Among his developments is flexible Scotchlite high gloss reflective sheeting, which has safety and security applications. He and his colleagues developed brightness enhancing and prismatic reflective polarizer films now used in notebook computers and handheld display devices such as cell phones.
Benson took a complicated route to his present career. He was the third of ten children, raised by his grandparents in St. Petersburg, FL.
As a kid he helped his grandmother in her beauty shop. As he got older he worked in his grandfather's barbershop.
"In the 1960s, the churches, barbershops and beauty shops were still central hubs of black communities," he says. "I got a chance to know a lot of people in town." And most of them thought he had lots of intelligence and talent.
"Potential is a great burden," Benson says with a chuckle. "It's a challenge to live up to the expectations of others."
He started college in premed, moved to marine biology, then left in favor of working. His short-term jobs included a stint as a freelance photographer for a local newspaper. But none of this satisfied him.
In the Army
"I decided to do something radically different," he says. He joined the new, all-volunteer Army. And, appreciating the Army's emphasis on discipline and education, he returned to school. Through all his duty assignments, in California, Washington State, Germany and Texas, he continued taking classes.
His last posting, in Colorado, was long enough to complete a 1981 BA in chemistry at the University of Colorado. He passed a critical graduate school exam the same day he completed his term of enlistment, and went on to a 1986 MS in physical organic chemistry and his 1988 PhD.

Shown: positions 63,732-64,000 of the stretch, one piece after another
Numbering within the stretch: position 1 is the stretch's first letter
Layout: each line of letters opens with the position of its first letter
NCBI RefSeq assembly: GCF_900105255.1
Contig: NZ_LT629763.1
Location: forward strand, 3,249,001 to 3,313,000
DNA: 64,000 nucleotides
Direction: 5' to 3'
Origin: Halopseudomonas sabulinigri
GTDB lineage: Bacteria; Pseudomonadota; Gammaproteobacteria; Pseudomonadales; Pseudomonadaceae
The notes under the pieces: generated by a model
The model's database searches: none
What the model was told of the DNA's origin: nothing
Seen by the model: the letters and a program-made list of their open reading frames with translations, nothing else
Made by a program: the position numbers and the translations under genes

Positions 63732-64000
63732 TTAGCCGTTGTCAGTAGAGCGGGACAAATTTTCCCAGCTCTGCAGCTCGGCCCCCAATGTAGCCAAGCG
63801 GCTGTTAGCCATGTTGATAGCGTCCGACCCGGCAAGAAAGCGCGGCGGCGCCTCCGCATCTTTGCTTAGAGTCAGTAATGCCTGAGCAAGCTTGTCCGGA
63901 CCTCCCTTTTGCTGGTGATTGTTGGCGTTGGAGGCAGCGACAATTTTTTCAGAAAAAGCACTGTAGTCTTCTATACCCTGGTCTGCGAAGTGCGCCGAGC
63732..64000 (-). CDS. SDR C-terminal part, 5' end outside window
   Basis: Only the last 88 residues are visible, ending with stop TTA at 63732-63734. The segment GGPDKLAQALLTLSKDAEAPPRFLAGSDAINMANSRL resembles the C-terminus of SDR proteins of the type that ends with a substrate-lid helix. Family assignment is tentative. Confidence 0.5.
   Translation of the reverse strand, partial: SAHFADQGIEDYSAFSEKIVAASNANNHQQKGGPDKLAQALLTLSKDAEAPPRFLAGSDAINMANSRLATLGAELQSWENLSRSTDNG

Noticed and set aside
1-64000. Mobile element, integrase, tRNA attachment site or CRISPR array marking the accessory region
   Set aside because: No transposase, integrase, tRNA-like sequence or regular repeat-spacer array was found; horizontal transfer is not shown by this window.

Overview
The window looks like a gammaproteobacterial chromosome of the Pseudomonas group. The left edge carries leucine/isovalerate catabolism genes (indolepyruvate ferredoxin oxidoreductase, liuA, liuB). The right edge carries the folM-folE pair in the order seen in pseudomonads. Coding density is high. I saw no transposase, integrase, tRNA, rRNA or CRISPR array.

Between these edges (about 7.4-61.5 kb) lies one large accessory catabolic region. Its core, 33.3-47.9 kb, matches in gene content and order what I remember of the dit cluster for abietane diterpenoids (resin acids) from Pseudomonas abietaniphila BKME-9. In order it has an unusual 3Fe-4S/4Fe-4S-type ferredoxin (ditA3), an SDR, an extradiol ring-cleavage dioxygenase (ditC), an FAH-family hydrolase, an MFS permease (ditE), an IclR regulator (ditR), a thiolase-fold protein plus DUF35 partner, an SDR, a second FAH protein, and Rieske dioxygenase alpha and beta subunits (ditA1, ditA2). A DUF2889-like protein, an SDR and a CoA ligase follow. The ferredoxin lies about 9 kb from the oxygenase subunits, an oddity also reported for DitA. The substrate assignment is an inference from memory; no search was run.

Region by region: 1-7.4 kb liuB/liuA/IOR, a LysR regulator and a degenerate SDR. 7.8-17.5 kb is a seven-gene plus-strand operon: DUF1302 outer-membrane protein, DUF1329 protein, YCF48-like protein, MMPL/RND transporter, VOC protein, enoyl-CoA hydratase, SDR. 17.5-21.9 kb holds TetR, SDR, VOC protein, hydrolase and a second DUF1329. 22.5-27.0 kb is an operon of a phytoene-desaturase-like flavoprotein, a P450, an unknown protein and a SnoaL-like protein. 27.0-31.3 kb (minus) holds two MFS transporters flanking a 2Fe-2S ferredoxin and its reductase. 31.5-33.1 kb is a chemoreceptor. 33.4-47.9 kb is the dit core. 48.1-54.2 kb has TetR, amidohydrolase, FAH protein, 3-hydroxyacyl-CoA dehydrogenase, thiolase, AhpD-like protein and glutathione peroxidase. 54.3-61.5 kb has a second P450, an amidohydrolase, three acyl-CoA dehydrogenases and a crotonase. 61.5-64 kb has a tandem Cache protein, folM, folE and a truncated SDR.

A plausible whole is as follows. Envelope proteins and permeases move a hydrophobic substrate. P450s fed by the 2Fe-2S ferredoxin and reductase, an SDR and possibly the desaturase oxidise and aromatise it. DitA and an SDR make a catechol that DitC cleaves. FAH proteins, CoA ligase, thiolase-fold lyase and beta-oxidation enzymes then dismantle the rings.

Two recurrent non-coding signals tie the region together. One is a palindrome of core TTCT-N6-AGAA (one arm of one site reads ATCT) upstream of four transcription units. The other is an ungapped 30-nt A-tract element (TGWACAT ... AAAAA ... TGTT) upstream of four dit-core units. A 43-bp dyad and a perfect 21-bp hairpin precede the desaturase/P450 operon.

In all, Benson spent eleven years on active duty and thirteen years in the reserves. In the Army he was trained as an infantryman, medical technician and pharmacy specialist, earning the rank of master sergeant. In the reserves he was an instructor and leadership training director for Army Reserve and National Guard NCOs.
Benson is still learning, taking business classes at Century College (White Bear Lake, MN). Now, he says, he understands why his photography business failed years ago when he was a teen. More to the point, he has a better understanding and appreciation for business decisions at 3M.
Benson sometimes serves as an on-campus recruiter at the University of Colorado and Colorado State University. He also works with the 3M Science Training and Encouragement Program (STEP), which offers classes in science and engineering, and good summer jobs to kids in inner-city St. Paul high schools.
He runs lab tours for the kids and gets his colleagues involved. "We're here to show them that being smart and articulate is good," he says. He's proud that many of them have gone on to careers in science and engineering.
Preparing for the future
Benson's job presents him with constant challenges, but he finds that every challenge strengthens him for the future. "Things we were working on ten or fifteen years ago are starting to come to fruition because we stayed the course," he says.
Benson notes that 3M has a strong commitment to diversity. "People don't come to the organization to fail. I'm a teacher and encourager. It's part of leadership to help them be successful.
"3M wants to hire problem-solvers. We do good science, and the reason we're doing it is to generate revenue." 3M is, after all, a business, Dr Benson declares.